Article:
JS: I’m very excited about Sleeping Where I Fall coming out with such a generous new afterword. You must have so much new insight looking back on the decade since it was originally published.

PC: It’s interesting, looking back 10 years on a book that’s looking back 30. It’s impossible not to rethink things. Also, there were consequences from the book itself — people who felt they weren’t done right by it, errors…things like that which needed to be acknowledged and corrected.

JS: What’s your next acting project?

PC: I’m hardly acting. The movie industry is at a stand-still. But, to be honest, I can barely force myself to go to LA and audition for 12-year-olds who haven’t even had the decency to Google me or go to IMDB and research my work. I’ve done 130 films. I didn’t audition for Stephen Spielberg, Pedro Almodovar, Roman Polanski, Jean-Paul Rappeneau, and I’m supposed to pull out my bag of tricks for a kid who just started shaving? I don’t mind going down and meeting with anyone. There’s so much plastic surgery around, they have to check me out and see what I actually look like. I understand that, but I feel that I’ve established a solid body of work, and I’ll stand or fall on it. So, to allow somebody like that to sit in judgment over what I’m going to do when I’ve gotten the script two days earlier and I’m supposed to come down and give it my best shot, I just don’t want to do it. Neither do I want to do Revenge of the Zombies 2, 3 and 11.

JS: Are things slow because of the strike?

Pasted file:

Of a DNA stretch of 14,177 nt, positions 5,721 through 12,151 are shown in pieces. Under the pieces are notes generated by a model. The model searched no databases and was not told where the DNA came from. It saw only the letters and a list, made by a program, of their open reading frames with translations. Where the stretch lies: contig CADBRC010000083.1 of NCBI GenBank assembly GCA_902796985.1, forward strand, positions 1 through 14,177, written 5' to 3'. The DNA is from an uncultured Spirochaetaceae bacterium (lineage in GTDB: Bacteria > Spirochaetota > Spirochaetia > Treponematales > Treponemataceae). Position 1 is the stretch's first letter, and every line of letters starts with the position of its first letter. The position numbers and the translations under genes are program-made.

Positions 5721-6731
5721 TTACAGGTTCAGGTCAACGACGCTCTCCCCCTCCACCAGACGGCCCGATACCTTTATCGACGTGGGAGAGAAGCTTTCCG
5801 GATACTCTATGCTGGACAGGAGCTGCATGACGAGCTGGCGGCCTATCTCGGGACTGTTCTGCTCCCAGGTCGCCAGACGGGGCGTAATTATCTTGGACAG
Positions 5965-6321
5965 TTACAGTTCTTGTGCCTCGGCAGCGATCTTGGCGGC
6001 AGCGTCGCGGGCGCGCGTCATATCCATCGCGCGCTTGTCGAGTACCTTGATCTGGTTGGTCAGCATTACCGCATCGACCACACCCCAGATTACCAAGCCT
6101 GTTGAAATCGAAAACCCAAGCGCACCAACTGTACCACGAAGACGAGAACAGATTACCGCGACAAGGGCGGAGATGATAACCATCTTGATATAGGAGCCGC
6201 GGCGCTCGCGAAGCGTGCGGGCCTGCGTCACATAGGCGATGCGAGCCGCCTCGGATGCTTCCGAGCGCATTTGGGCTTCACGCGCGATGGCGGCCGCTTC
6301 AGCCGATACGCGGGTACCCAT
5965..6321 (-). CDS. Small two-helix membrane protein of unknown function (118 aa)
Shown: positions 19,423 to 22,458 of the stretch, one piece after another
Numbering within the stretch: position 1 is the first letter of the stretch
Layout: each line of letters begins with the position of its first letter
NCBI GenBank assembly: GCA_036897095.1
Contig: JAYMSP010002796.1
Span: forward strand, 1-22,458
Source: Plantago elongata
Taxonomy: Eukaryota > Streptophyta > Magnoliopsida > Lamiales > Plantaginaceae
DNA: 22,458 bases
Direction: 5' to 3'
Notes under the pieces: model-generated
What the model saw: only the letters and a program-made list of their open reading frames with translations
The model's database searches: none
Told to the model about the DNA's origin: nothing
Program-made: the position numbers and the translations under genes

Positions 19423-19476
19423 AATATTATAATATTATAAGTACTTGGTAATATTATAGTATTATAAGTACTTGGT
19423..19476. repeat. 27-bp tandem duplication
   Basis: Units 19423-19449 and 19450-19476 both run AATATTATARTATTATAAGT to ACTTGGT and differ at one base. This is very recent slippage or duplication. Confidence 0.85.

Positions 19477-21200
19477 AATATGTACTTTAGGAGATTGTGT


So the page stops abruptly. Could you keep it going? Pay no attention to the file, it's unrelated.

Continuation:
PC: The strike, the economy… It’s kind of like the equivalent of free market capitalism. The stars get 20 million and then the character actors…there are about 20 or 30 who could arguably play the same role I do, if not more, and they line them up and they offer them a third of what their rate used to be, and the one that’s the hungriest takes it.

JS: How are you dealing with that? What are you doing? How are you engaging yourself?

PC: I’m building a new career, and as soon as I can get out of acting, I’m going to stop. I’ve been putting an outrigger on my career. I went to Syria and Lebanon in November to research the American invasion of Syria and sold that story to Esquire. I’m writing it up. I went to Cuba in December and I wrote that up for The San Francisco Chronicle. I’m working on three television pilots.

JS: That’s really interesting to me. I’m always a little shocked when I see you on a mainstream television show. I think I saw you on some crime drama recently. Is that ever difficult for you — to be a part of that corporate world that is the antithesis of the sustainable world you espouse?